Human Activities Cause Deaths of Sarasota Bay Dolphins

In the span of two weeks, three dolphins died in Sarasota Bay  because of human activity, two adults and one four-month old calf. Their deaths were preventable. The two adults likely died from hook-and-line fishing gear, and the third was killed by a boat strike, according to Randy Wells, director of the Sarasota Dolphin Research Program.

Located off the central west coast of Florida, Sarasota Bay is home to about 170 resident bottlenose dolphins. This population has been studied by the Sarasota Dolphin Research Program for 50 years, under the direction of biologist Randy Wells. Three dolphin deaths due to human activity in just two weeks has never happened before, he said. 

To Wells, and others with the program, these animals are more than study subjects, they are individuals with complex lives and friendships. The loss of these three animals is particularly heartbreaking for the people who have studied them because they didn’t have to happen. “We’ve known some of these animals for more than four decades,” said Wells. “We know their kids, their grandkids and their great grandkids and their great great grandkids. We know the dramas that they’ve gone through, the entanglements we’ve rescued them from, and the boat strikes they’ve had to live through.”

Eve was the adult female who died at 22-years-old due to a boat strike. She had been observed 772 times since her birth. Eve was actually the last daughter of the longest living dolphin documented in the population, named Nicklo, who gave birth to Eve at 48. Eve herself had become a successful mother too, having had three calves before she died. The calf who died was the 6th calf of another one of the females in the population, named Annie. He was the first calf born in 2020, and  had his tail nearly cut off due to entanglement with fishing line. “That was a tough one,” said Wells. The male was named Bark and he was 31-years old when he died, found with a fishing hook embedded in his throat.

Female dolphins in Sarasota can begin having calves as early as six years old and up through their late 40s. Having females who can reproduce for so many years creates a lot of population resilience, said Wells. Losing Eve and Bark will impact the population for years to come, he said, as their lives were cut short and they can no longer produce offspring.

In Sarasota, Wells and have his team have determined that about a third of the dolphins who disappear turn up as carcasses. “So, we’re at least able to bookend their lives and know what happened to them,” he said. “But, that also means that we’re dealing with a lot of our friends.”

In the Bahamas we have never seen a dead dolphin from our study group. “Because the spotted dolphins often spend their time in remote areas away from land and our field season is primarily in the summer it is likely that we miss this part of their life cycle,” said Denise Herzing, founder and director of the Wild Dolphin Project. “We have seen sick dolphins, aging dolphins, and diseased dolphins.  But in the Bahamas if an individual dolphin just doesn’t show up with the group we really have no idea what happened to them.”  For example, after the hurricanes of 2004 and 2005, we lost 30% of both species in our study area. We have never seen any of these individuals again, even though their siblings or mothers remain in the area.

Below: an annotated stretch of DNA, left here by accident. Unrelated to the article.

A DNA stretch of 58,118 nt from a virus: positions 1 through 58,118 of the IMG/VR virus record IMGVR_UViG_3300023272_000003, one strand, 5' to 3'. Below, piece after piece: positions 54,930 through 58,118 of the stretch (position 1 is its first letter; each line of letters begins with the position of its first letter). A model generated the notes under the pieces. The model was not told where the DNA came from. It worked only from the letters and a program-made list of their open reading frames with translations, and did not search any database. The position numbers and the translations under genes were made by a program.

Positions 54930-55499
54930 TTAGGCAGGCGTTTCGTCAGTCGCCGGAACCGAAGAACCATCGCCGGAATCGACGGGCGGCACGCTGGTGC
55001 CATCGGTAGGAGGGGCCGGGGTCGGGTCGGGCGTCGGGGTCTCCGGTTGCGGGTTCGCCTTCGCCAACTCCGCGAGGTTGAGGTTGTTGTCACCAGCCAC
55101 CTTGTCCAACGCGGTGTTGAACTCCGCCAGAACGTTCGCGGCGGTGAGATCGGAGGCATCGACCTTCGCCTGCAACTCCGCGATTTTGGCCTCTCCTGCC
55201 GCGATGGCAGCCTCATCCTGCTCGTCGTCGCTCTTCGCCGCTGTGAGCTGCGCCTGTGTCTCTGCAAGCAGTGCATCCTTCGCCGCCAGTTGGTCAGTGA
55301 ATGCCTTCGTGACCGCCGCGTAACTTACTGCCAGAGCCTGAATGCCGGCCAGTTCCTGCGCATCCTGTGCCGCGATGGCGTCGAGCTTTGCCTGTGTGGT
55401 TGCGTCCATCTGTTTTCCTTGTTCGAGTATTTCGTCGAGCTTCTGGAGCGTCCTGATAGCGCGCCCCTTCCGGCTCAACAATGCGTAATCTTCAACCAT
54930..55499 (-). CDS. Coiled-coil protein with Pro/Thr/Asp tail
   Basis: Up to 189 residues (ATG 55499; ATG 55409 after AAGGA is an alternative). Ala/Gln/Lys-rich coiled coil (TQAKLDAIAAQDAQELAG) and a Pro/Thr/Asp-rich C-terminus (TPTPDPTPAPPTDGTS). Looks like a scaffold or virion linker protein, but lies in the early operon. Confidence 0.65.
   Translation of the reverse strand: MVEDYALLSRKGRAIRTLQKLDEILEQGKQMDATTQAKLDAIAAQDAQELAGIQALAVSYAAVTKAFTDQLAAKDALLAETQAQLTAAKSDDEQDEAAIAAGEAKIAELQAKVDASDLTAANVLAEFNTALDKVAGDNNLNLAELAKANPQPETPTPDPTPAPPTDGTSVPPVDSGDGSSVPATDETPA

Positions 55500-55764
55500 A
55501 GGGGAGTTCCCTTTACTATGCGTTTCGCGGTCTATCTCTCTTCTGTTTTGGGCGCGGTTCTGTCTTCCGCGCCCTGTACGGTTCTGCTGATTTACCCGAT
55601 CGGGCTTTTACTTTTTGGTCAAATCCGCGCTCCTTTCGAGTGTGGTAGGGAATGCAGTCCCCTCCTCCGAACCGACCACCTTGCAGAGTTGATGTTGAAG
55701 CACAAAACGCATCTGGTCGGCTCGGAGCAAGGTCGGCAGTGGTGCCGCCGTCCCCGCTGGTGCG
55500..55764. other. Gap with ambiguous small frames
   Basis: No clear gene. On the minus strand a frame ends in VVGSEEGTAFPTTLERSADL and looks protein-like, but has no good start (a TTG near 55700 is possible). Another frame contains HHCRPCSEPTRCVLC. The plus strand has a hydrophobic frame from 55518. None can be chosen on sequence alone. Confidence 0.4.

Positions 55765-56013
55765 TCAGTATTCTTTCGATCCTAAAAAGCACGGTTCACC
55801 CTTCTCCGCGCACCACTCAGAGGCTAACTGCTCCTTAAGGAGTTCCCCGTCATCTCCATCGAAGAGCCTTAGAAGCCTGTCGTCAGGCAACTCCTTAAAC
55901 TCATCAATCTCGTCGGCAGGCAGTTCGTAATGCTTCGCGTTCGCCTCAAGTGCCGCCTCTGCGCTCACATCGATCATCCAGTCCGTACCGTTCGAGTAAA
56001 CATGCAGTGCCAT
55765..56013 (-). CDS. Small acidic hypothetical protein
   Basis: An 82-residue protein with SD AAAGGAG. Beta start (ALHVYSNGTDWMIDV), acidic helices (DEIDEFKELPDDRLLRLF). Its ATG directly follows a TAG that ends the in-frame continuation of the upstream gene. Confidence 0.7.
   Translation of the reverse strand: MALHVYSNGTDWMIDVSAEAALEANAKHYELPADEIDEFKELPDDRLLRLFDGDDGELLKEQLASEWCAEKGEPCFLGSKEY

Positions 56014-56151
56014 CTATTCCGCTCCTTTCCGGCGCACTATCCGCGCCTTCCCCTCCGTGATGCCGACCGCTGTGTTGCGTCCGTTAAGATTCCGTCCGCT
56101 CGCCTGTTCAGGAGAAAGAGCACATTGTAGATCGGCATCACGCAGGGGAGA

Even nonlethal injuries have the potential for long-lasting impacts on the social lives of dolphins and their populations, according to a new study published by Michelle Greenfield. Essentially, Greenfield and her coauthors, which includes Wells, found that dolphins in Sarasota Bay have fewer associates for a couple of years following injuries. As a dolphins, having less friends in your network might mean fewer chances for mating, as well as less protection against predators.

For Wells, he hopes that sharing this information will encourage people to be more mindful boaters and fishers when recreating or working where dolphins live. “These guys need our help,” said well. “They’re not just gray bodies moving through the area, they are individuals.”

Dolphin-Friendly Viewing tips:

You can prevent injuries to dolphins and other sea life simply by following these best practices

  • Don’t feed wild dolphins.
  • Reel in your fishing line if dolphins appear.
  • Change locations if dolphins show interest in bait or catch.
  • Release catch quietly away from dolphins when and where it is possible to do so without violating any state or federal fishing regulations.
  • Check gear and terminal tackle to make sure it won’t break off easily and, if your line does break, be sure to collect anything left behind in mangroves or on docks.
  • Use circle and corrodible hooks and avoid braided fishing line
  • Stay at least 50 yards away.
  • Stash your trash in a lidded container on your boat until you can get to shore and dispose of it safely in a place where it will not blow back into the water.

If you’re boating in Sarasota or Manatee counties and see an injured or dead dolphin, please report it immediately to Mote’s SIP at 941-988-0212 to give trained responders the best chance of rescuing or recovering the animal. If you are outside of those counties, please call Florida’s wildlife hotline: 888-404-3922 (FWCC).